Need feedback on new legal thriller cover

Thanks. This is a book cover. It will be an ebook and a paperback. (I don’t have the back cover done yet. I need to settle on the front cover first.) My intent is that the cover clearly say legal thriller genre. As always, thanks very much for your help.


Your book covers for this are turning up in Google searches now - the ones you’ve posted here… guess it was bound to happen.

Guess my font suggestions were ignored…
Not a fan of the typography - on all the covers posted on this so far - pretty pedesterian and uninspiring.

Looks like a lot of other legal thrillers





I have mixed feelings about your recent covers.

They’ve gotten much better. The covers look professional. If I saw them on the shelf at a bookstore, they would not jump out at me as not having been designed by someone at a big publishing company.

Depending on how you look at it, that’s either a problem or not.

You’ve studied hundreds of legal thriller covers and soaked in the formula of how a quintessential legal thriller is supposed to look. That’s where you’re aiming, and I think you’ve come close to nailing the bullseye.

In other words, you’ve hit B-grade level. The work is competent, professional, and spectacularly adequate. It’s a blend of similar covers with the same general personality. There’s no insightful spark of creativity and originality pushing it up to the A grade — nothing to make it stand apart from the other formula-driven covers.

I’m not saying this isn’t OK. There might be a good business case for sticking to a successful, established pattern. Romance novel covers have done it for years, and it seemingly sells books. I suspect the same is true of legal thrillers.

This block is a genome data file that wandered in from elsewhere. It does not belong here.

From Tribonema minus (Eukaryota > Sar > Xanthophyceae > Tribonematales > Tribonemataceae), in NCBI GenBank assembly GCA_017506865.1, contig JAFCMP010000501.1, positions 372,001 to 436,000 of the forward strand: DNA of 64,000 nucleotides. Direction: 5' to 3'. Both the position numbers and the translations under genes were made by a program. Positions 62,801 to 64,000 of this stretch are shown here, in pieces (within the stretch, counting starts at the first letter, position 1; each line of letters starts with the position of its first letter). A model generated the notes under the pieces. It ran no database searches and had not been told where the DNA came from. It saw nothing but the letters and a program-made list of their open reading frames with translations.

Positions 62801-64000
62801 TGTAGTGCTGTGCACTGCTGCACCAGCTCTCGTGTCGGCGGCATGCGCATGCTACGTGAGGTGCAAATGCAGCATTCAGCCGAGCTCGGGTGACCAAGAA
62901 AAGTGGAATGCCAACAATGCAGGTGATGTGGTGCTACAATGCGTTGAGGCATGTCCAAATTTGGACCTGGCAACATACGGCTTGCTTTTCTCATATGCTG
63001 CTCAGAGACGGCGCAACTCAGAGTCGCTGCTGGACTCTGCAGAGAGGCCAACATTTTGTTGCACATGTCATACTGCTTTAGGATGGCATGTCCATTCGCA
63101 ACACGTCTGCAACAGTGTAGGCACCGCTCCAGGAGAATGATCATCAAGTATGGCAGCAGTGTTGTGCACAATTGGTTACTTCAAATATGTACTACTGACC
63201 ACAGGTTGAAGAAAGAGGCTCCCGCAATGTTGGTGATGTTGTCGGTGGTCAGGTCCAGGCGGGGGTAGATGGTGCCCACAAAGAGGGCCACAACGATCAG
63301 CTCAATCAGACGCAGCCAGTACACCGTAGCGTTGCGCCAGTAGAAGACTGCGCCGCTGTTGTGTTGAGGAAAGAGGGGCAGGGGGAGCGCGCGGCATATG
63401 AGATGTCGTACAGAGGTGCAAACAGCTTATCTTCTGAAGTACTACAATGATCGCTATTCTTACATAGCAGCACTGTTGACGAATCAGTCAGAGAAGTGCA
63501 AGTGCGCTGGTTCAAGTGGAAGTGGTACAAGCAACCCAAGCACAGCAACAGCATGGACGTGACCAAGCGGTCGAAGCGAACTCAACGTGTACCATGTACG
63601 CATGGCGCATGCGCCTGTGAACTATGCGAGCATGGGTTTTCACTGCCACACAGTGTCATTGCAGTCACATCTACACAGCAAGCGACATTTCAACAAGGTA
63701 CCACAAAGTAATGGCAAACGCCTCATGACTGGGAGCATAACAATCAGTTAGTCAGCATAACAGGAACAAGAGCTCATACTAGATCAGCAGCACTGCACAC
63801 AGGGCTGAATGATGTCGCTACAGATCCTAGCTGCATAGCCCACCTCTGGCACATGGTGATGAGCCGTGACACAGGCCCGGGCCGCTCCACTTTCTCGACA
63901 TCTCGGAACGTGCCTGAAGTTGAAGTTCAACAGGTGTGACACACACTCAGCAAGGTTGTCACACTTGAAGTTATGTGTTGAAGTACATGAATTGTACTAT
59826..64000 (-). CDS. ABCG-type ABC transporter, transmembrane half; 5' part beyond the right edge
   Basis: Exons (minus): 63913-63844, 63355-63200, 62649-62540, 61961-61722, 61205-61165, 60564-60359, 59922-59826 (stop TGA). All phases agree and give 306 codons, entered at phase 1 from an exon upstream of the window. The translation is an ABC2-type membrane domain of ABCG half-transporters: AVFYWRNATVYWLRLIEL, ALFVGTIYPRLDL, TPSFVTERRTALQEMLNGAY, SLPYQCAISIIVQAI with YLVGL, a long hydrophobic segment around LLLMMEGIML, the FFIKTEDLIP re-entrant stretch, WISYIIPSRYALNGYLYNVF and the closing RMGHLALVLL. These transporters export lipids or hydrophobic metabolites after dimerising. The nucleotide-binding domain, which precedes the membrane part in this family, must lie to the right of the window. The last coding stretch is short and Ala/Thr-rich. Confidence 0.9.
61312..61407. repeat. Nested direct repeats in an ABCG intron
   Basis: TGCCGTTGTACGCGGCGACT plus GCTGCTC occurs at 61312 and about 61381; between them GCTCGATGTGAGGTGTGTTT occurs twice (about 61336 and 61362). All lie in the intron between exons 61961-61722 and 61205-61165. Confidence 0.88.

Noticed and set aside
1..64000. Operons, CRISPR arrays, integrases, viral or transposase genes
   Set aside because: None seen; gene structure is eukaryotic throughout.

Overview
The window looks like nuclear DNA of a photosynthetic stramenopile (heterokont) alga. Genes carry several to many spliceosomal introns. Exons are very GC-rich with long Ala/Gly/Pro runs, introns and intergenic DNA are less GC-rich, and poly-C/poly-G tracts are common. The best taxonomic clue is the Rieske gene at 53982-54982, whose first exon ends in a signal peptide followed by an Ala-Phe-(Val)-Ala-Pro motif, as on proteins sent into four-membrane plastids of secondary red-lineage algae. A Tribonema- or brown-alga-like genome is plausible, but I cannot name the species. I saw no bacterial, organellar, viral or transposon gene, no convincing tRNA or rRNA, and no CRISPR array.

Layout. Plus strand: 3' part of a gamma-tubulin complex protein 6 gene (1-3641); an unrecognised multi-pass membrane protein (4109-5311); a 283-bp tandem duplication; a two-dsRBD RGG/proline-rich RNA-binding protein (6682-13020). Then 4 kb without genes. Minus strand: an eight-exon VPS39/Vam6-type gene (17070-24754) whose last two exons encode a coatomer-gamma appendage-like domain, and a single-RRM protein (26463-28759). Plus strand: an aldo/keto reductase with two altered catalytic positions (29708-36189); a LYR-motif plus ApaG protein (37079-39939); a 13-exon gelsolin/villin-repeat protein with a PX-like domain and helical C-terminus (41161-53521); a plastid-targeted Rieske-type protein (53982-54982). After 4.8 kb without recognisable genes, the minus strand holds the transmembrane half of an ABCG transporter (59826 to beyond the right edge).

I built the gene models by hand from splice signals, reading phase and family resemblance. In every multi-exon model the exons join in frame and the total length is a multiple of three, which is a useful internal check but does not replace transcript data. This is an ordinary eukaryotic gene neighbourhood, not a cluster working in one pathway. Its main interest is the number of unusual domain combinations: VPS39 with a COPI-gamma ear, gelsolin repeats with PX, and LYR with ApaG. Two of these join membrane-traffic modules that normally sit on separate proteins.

Are you familiar with Chip Kidd? He’s a well-known book jacket designer at Knopf. At first glance, his covers are pretty good but not spectacular. At second, third, and fourth glances, though, it becomes apparent he’s working at A-grade level. I don’t know if he’s designed a legal thriller jacket, but if he had, the jacket would be tailored to fit the book, not the formula. It would be the book that didn’t look like the others on the shelf, and because of that, it would be the book that got noticed.

You’ve gone for genre and ended up with generic.

I’m with Smurf, in that, it looks like every other cover in the genre. Competent, but fairly average and definitely not standing out from the crowd. The type needs attention, both practically and personality-wise.

This was all a pretty inevitable outcome. If a clichéd, stereotype approach to genre is what you wanted, you have ended up with exactly that; a stereotypical cliché that looks like a thousand other self-published ebooks.

It feels like you were given a lot of good advice a few weeks back by a number of qualified people and you’ve ignored it all because you have a fixed idea of what you think you want to achieve. That is fine, but it begs the question, why ask for advice in the first place? You’ve even, doggedly, stuck to the same typographic style when almost everyone pointed out that it is flawed.

Well, you have exactly achieved exactly that.

What you have is an advert intended to sell cars that simply says ‘car for sale’ over a stock shot of a car. You are definitely not making me want to take a test drive.